A Selective Guide to the Arts in Los Angeles

Christoph Eschenbach

Christoph Eschenbach

German pianist and conductor Christoph Eschenbach returned as guest conductor with the Los Angeles Philharmonic this past weekend to conduct the orchestra in three works: the “Carnival Overture” and the Symphony No. 9 in E minor, Op. 95, “From the New World,” by Bohemian composer Antonin Dvorák, and the Violin Concerto No. 1, Op. 35, by Polish composer Karol Szymanowski.

Eschenbach’s rendition of the “Carnival Overture” on Sunday was faster than I’ve ever heard it; in fact, quite a bit faster than the metronome marking on the score of 132. Eschenbach’s tempo almost taxed the ability of the sting players to keep up. Moreover, what the listener mainly heard in the main theme were the quarter accent notes played by the brass, instead of the melody played by the strings. Then the piece was over without giving the audience time to truly appreciate it. One wonders whether the fast tempo had anything to do with the fact that the concert started almost 15 minutes late.

The Szymanowski featured another German musician, violinist Christian Tetzlaff, who was also making a return appearance with the LA Phil. Although the Szymanowski is beautifully orchestrated, with few if any hints of the Polish nationalism suggested in the program, it isn’t the kind of showcase piece that one usually identifies with the great romantic violin concertos. That’s not to say that Tetzlaff didn’t play it superbly. Also, because the piece is unfamiliar to most listeners, it didn’t get the reception another concerto might have. This was reflected in the audience’s delayed standing ovation, more in appreciation of Tetzlaff’s playing than the concerto itself.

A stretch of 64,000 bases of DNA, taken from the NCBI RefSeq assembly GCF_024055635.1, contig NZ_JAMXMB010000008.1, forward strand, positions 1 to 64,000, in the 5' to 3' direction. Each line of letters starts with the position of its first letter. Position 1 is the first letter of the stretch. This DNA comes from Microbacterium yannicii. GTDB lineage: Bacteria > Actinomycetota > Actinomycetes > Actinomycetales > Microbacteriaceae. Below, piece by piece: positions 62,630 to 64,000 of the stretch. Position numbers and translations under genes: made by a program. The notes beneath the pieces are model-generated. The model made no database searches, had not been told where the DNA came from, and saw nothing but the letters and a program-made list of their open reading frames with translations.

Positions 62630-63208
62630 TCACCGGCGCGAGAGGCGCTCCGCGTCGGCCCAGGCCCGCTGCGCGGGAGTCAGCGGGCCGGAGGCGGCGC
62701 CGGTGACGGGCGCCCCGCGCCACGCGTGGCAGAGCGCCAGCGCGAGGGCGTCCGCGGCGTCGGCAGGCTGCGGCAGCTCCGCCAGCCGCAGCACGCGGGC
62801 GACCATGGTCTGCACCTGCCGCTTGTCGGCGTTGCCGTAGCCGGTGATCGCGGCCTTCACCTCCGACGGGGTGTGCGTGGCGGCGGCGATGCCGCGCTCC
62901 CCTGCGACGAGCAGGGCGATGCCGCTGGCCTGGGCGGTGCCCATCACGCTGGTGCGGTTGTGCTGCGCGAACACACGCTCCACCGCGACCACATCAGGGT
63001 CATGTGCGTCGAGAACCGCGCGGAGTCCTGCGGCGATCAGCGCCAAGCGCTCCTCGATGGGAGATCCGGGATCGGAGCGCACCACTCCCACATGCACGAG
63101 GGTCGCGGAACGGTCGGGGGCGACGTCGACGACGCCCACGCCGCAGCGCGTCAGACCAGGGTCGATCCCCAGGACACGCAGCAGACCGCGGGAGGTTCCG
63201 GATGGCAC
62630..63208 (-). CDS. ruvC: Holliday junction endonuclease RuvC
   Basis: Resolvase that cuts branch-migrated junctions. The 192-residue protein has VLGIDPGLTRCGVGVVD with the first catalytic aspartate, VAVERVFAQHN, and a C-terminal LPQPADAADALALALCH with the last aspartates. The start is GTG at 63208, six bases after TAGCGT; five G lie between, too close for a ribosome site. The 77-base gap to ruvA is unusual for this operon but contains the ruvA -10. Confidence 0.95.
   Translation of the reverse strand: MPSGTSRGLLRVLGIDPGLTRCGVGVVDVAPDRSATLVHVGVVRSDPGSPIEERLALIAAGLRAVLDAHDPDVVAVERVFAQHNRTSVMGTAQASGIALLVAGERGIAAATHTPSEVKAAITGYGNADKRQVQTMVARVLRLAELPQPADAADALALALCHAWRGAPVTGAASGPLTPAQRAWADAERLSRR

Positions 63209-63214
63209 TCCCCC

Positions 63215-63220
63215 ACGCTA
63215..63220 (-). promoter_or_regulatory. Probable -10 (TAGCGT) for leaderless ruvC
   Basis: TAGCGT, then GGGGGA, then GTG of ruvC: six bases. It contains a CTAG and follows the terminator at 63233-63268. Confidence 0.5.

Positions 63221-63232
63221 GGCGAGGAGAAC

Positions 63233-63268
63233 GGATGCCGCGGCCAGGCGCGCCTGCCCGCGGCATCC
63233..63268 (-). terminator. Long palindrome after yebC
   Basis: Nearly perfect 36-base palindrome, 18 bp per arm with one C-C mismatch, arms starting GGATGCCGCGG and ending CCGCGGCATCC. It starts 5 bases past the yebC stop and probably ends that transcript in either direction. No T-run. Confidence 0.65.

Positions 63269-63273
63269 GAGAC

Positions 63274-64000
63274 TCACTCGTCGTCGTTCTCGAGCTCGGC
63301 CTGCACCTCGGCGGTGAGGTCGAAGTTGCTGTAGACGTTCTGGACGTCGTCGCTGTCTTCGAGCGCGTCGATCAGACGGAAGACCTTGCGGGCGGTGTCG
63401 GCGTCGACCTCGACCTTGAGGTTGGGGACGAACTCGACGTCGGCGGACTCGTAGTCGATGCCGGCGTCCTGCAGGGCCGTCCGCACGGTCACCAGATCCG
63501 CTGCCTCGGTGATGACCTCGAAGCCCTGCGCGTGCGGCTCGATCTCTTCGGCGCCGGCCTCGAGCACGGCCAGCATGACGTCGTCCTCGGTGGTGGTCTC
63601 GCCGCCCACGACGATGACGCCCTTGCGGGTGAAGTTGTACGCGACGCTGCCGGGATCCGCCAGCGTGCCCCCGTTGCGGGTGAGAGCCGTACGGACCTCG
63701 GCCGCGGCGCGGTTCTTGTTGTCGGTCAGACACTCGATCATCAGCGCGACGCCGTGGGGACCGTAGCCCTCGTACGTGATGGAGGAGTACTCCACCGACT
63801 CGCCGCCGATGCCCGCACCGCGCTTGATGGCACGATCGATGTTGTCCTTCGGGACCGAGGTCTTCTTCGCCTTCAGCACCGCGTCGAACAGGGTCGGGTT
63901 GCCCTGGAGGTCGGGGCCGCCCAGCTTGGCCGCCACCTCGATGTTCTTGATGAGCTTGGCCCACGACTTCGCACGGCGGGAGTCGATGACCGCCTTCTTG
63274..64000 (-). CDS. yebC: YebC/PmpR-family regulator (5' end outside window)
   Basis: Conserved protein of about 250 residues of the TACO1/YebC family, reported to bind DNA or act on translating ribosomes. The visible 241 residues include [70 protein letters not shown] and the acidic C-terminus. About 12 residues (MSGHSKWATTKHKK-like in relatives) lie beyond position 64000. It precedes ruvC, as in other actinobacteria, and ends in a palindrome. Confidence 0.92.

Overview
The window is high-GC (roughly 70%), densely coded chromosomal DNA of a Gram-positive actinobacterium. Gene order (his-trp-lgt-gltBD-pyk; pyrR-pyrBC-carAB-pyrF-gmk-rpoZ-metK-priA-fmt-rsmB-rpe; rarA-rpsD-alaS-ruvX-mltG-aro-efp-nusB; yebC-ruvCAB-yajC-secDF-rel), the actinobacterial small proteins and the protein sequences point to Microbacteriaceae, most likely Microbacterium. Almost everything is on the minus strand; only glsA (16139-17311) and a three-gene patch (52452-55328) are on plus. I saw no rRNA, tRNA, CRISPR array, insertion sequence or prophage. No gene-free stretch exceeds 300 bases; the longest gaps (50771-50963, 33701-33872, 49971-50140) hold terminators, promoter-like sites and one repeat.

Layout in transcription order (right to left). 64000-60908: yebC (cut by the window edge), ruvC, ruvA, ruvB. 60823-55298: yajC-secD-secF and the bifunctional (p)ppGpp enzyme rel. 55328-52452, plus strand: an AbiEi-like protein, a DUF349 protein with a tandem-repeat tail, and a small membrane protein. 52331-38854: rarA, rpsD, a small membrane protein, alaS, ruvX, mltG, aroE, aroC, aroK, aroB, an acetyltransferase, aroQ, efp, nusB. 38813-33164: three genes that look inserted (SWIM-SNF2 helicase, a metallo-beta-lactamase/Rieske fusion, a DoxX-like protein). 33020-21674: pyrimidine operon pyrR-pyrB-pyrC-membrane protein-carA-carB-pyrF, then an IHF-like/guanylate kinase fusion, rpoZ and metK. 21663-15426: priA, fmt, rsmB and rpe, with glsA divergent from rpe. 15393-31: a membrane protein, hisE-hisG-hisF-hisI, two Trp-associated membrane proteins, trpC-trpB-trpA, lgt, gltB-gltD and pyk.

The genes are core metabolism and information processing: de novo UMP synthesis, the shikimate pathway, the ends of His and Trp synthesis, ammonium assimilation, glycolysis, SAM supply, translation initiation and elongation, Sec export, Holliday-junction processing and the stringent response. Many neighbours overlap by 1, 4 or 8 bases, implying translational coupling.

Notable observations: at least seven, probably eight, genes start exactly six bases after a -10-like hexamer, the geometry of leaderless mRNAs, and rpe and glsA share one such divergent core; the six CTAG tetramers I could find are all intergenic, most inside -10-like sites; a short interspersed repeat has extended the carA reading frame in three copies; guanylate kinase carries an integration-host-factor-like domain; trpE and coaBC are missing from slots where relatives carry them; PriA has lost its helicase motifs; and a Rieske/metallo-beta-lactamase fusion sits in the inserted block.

All in all, the first half of Sunday’s concert was less than overwhelming.

The second half of the concert, however, was a different story altogether. Whereas the “Carnival Overture” was played at breakneck speed, the New World Symphony was played with nuances in tempo and dynamics that conveyed the mood of each movement with maximum effectiveness. The slow movement, especially, was hauntingly beautiful. Each of the orchestra’s principals rose to the challenge of his or her respective parts, including Concertmaster Martin Chalifour, William Lane (principal horn), Ariana Ghez (principal oboist), and Carolyn Hove (English horn).

Sometimes, rarely, a piece is performed so well that it seems like it could be the definitive version. Such was the case with Eschenbach’s New World Symphony on Sunday.